Since you said it’s watertight, I’m assuming your LED’s are the waterproof ones with the thick clear top? Do you know if those kind of LED’s prevent them from being as strong as say the LED strips without the thick clear top to make them waterproof?

It’s not clear from the picture, but the LED string is wrapped around the outside of the container, so it doesn’t matter if the LED string is waterproof. It turns out the cheapest UV strings are waterproof - apparently they’re used for fishing - go figure.

Wrapping the LED string around the outside of the clear container does attenuate the UV a bit, but the resulting assembly is much easier to wrap and stays mechanically stable over time and usage.

Oh I see now that I clicked on the image to make it large. I just presumed it was a blue container. :smiley:

Can i ask why you would immersed your part in water??

Whats the bennefit?

I’ve read that oxygen (gas) interferes with the curing process. Immersing in a liquid such as water (yes, there’s oxygen in water, but it’s tied to hydrogen) blocks direct exposure to oxygen in the air. I’ve tried it both ways, and it does make a difference. I think it’s highly recommended when using their flexible resin.

I used to use water curing quite a bit, but lately I just keep it in the UV chamber a bit longer and spare myself having to dry off the part after a water cure.

It’s something to do with exposure to oxygen - the resin cures faster when immersed in water.

@gdmccormack What kind of tape is that blue stuff you used? Is it fairly waterproof when there are drips filling / emptying / rinsing / cleaning the inside of the tub?

@rkagerer, it’s just 3M blue painter’s tape - it was the closest tape within my reach at the time :wink: The tape is there just to hold the foil tight against the outside of the plastic tub. I’ve been careful enough to not spill water on the outside of the tub, but it’s really easy to replace/repair if it does get damaged.

Has anyone tried using the UV LEDs you see for aquariums and flood light applications? I thinking of making a box and buying 4 of these 20w LED grids. My thinking is that with buying something like this I wouldn’t have to deal with all the wiring and such if I were to use the LED strips everyone else is using. Just mount 4 of these, plug them into a power strip and call it done. Thoughts?

Here’s two of the products I’m looking at. Both have a wavelength of 395-409nm:
20w http://www.amazon.com/gp/product/B018C71QHI/ref=s9_simh_gw_g199_i1_r?ie=UTF8&fpl=fresh&pf_rd_m=ATVPDKIKX0DER&pf_rd_s=desktop-2&pf_rd_r=0TEMGEVR324TMSSFXPXH&pf_rd_t=36701&pf_rd_p=2091268722&pf_rd_i=desktop

10w flood http://www.amazon.com/gp/product/B012CUL180?m=AWUSKMLB3J3ZT&qid=1457361444&ref_=sr_1_18&s=merchant-items&sr=1-18

Formlabs just posted a new report on post curing: http://formlabs.com/support/finishing/post-curing-prints/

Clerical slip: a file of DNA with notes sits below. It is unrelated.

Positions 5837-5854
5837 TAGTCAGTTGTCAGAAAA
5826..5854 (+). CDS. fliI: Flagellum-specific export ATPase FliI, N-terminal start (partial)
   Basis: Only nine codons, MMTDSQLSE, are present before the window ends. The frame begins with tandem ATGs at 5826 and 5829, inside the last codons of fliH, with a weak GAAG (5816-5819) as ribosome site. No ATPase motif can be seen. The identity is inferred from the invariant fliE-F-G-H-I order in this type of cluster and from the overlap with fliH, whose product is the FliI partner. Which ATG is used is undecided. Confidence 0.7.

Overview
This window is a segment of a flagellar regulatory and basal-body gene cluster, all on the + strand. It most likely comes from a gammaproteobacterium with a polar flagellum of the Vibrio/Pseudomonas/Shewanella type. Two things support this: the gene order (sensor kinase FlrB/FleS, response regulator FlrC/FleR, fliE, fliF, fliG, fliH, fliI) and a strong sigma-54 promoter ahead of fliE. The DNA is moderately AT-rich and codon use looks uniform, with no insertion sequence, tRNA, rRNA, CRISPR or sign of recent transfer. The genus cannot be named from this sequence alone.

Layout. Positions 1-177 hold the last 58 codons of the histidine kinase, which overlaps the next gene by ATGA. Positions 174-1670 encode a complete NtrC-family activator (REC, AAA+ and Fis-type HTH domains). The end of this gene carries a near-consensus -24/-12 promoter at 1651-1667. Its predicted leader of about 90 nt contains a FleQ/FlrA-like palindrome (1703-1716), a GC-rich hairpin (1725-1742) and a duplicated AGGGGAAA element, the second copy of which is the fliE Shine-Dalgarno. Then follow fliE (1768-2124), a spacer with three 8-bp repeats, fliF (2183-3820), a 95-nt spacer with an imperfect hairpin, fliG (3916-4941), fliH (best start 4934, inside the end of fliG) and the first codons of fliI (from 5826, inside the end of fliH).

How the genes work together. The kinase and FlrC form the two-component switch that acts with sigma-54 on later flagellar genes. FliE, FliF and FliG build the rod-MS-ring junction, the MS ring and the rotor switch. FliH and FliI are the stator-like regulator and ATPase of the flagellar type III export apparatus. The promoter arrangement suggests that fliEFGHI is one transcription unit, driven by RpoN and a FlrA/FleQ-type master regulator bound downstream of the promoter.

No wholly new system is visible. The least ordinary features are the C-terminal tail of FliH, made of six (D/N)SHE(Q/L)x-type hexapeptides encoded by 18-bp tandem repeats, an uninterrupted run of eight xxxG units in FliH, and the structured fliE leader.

@Kenny_Wilson, I presume you’d line the box with foil to distribute the light more evenly - not to mention keeping the UV away from the printer! The 10W flood may seem underpowered, unless you’re never in a hurry. The 24W LED string I used takes 10min to an hour to hard-cure a part. From what I interpreted from the Formlabs report, heating is really useful, so perhaps mount the 20W lamp you identified on the bottom of the tank, right under the part to be cured?

I would plan on buying (3) 20w lamps giving my enclosure 60w of power in total. I plan on using mirrored acrylic sheets rather than tin foil, reflective tape, etc.

Here is a 3D model I’ve been working on for laying out my design. The mirrored acrylic and inner wood panels would have cut out sections allow the LED units to swivel in case I need to direct light in specific areas. To top iit off I plan on cutting the top and flush mounting an orange acrylic sheet to both mimic the Formlabs printer but also not have the bright UV glow. Perhaps even mount a computer case fan to draw out any heat. The gaps within the inner panels allows for air to heat keep the heat sinks cooled separately from the curing volume and also allow for the power cords to be hidden and routed cleanly.

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@Kenny_Wilson: whoa - I’m hoping you post copies for sale on Etsy!

Have you considered water curing? That would mean mounting the lamps on the outside - or I suppose one could put their model in a small water tank and place it in your larger chamber.

60W will slam-dunk having enough light power. I also highly recommend a fan to ventilate the chamber. I added one to my (puny little) chamber and it enabled me to drop parts that had just been cleaned in the alcohol bath without having to dry first.

Water curing is definitely important, you’ll notice if you rinse off the print with water that if you have a light on you’ll get cured spots on the outside of the print where any drops of water are.
If you’re making a chamber, instead of trying to make it waterproof/watertight I would just make it big enough so you can fit a clear container filled with water in there. I use the container that comes with the finishing kit.